Allocating 'alpine1.img'|8 GB 00:00:01
Creating domain... |0 B 00:00:00
Connected to domain alpine1
Escape character is ^]ISOLINUX 6.04 6.04-pre1 Copyright (C) 1994-2015 H. Peter Anvin et al
OpenRC 0.24.1.a941ee4a0b is starting up Linux 4.9.65-1-virthardened (x86_64)Welcome to Alpine Linux 3.7
Kernel 4.9.65-1-virthardened on an x86_64 (/dev/ttyS0)localhost login:
Login with the root user and no password, then setup the VM by running setup-alpine:
localhost login: root
Welcome to Alpine!
After completing the prompts reboot the VM by running reboot, then you will be dropped out of the console. Check the status of the reboot:
$ virsh list
Id Name State
2 alpine1 running
As we can see our guest is running, lets console to our guest, provide the root user and password that you provided during the setup phase:
$ virsh console 2
Connected to domain alpine1
Escape character is ^]alpine1 login: root
Welcome to Alpine!
Setup OpenSSH so that we can SSH to our guest over the network:
$ apk update
$ apk add openssh
Configure SSH to accept Root Passwords, this is not advisable for production environments, but for testing this is okay. For Production servers, we will rather look at Key Based Authentication etc.
$ sed -i 's/#PermitRootLogin prohibit-password/PermitRootLogin yes/g' /etc/ssh/sshd_config
$ /etc/init.d/sshd restart
This essentially means that we will have a NFS Volume, when the service gets created on Docker Swarm, the cluster creates these volumes with path mapping, so when a container gets spawned, restarted, scaled etc, the container that gets started on the new node will be aware of the volume, and will get the data that its expecting.
Its also good to note that our NFS Server will be a single point of failure, therefore its also good to look at a Distributed Volume like GlusterFS, XtreemFS, Ceph, etc.
NFS Server (10.8.133.83)
Rancher Convoy Plugin on Each Docker Node in the Swarm (10.8.133.83, 10.8.166.19, 10.8.142.195)
Setup the NFS Server
In order for the containers to be able to change permissions, you need to set (rw,async,no_subtree_check,no_wdelay,crossmnt,insecure,all_squash,insecure_locks,sec=sys,anonuid=0,anongid=0)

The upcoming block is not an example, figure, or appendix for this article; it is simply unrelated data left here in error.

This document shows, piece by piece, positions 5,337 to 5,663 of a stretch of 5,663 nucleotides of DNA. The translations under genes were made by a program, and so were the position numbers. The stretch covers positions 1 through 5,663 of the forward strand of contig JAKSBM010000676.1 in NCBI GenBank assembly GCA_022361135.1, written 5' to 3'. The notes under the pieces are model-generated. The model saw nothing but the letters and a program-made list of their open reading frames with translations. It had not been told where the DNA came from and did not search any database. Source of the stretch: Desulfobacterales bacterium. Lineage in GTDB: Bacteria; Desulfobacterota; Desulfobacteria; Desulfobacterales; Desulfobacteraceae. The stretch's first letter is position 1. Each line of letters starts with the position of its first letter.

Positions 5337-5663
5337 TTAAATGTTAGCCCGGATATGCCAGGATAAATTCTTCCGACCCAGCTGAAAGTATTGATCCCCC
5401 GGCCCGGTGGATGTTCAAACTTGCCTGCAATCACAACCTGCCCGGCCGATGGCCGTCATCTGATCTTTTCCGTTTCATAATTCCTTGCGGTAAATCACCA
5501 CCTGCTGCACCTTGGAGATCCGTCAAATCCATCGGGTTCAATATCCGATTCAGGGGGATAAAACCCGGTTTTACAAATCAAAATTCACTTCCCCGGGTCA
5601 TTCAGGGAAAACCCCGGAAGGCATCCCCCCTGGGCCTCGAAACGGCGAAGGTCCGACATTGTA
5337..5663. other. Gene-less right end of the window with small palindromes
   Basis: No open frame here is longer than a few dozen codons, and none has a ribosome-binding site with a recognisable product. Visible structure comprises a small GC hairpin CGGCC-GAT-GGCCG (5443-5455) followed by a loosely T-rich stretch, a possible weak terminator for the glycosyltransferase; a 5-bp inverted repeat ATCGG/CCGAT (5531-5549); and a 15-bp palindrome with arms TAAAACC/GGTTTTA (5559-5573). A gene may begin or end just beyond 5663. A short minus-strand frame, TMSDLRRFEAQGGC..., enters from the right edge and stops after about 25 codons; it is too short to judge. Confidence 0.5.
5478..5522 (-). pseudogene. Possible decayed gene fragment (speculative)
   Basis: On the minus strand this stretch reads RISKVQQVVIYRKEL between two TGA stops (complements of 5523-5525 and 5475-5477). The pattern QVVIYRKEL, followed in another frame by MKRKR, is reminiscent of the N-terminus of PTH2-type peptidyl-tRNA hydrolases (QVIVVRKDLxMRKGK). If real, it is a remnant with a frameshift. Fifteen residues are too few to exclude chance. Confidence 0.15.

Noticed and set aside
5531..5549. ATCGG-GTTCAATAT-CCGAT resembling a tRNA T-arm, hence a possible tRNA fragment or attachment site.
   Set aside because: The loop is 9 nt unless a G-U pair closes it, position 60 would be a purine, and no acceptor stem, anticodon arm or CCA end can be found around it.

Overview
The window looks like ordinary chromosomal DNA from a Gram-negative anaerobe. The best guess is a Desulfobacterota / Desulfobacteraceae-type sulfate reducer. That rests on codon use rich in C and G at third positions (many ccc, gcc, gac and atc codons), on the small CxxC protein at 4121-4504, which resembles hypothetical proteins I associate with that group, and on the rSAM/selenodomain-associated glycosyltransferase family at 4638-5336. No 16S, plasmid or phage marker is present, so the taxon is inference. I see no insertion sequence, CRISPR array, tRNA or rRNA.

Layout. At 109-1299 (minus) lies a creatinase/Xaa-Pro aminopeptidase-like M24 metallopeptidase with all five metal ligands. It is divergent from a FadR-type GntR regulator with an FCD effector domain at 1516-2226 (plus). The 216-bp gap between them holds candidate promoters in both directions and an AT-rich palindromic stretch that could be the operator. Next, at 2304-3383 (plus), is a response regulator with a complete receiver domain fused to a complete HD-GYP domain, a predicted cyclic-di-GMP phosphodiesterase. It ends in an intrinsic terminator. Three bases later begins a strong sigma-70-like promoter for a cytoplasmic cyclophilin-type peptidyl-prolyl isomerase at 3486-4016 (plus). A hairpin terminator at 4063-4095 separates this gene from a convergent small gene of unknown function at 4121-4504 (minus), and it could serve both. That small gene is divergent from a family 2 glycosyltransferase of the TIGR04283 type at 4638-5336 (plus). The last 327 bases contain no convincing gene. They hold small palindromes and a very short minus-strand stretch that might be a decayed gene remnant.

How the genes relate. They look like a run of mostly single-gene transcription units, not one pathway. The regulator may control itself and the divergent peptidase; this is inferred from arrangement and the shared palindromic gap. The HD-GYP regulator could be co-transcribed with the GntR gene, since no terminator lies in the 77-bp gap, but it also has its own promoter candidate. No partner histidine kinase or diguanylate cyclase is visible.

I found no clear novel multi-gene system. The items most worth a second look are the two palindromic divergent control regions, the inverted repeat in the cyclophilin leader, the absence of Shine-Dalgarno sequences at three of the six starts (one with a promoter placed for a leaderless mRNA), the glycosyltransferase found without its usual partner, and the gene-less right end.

$ docker service scale apps_test=2
apps_test scaled to 2
Inspect to see if the new replica is on another node:
$ docker service ps apps_test
ID NAME IMAGE NODE DESIRED STATE CURRENT STATE ERROR PORTS
myrq2pc3z26z apps_test.1 alpine:edge scw-docker-1 Running Running 45 seconds ago
ny8t97l2q00c \_ apps_test.1 alpine:edge scw-docker-1 Shutdown Failed 51 seconds ago "task: non-zero exit (137)"iojo7fpw8jir \_ apps_test.1 alpine:edge scw-docker-1 Shutdown Failed about a minute ago "task: non-zero exit (137)"tt0nuusvgeki apps_test.2 alpine:edge scw-docker-2 Running Running 15 seconds ago
Logon to the new container and test if the data is persisted:
$ docker exec -it apps_test.2.tt0nuusvgekirw1c5myu720ga sh
/ # cat /data/file.txtok
Delete the Stack and Redeploy and have a look at the data we created earlier, and you will notice the data is persisted:
We need to set in the exports file, the clients we would like to allow:
rw: Allows Client R/W Access to the Volume.
sync: This option forces NFS to write changes to disk before replying. More stable and Consistent. Note, it does reduce the speed of file operations.
no_subtree_check: This prevents subtree checking, which is a process where the host must check whether the file is actually still available in the exported tree for every request. This can cause many problems when a file is renamed while the client has it opened. In almost all cases, it is better to disable subtree checking.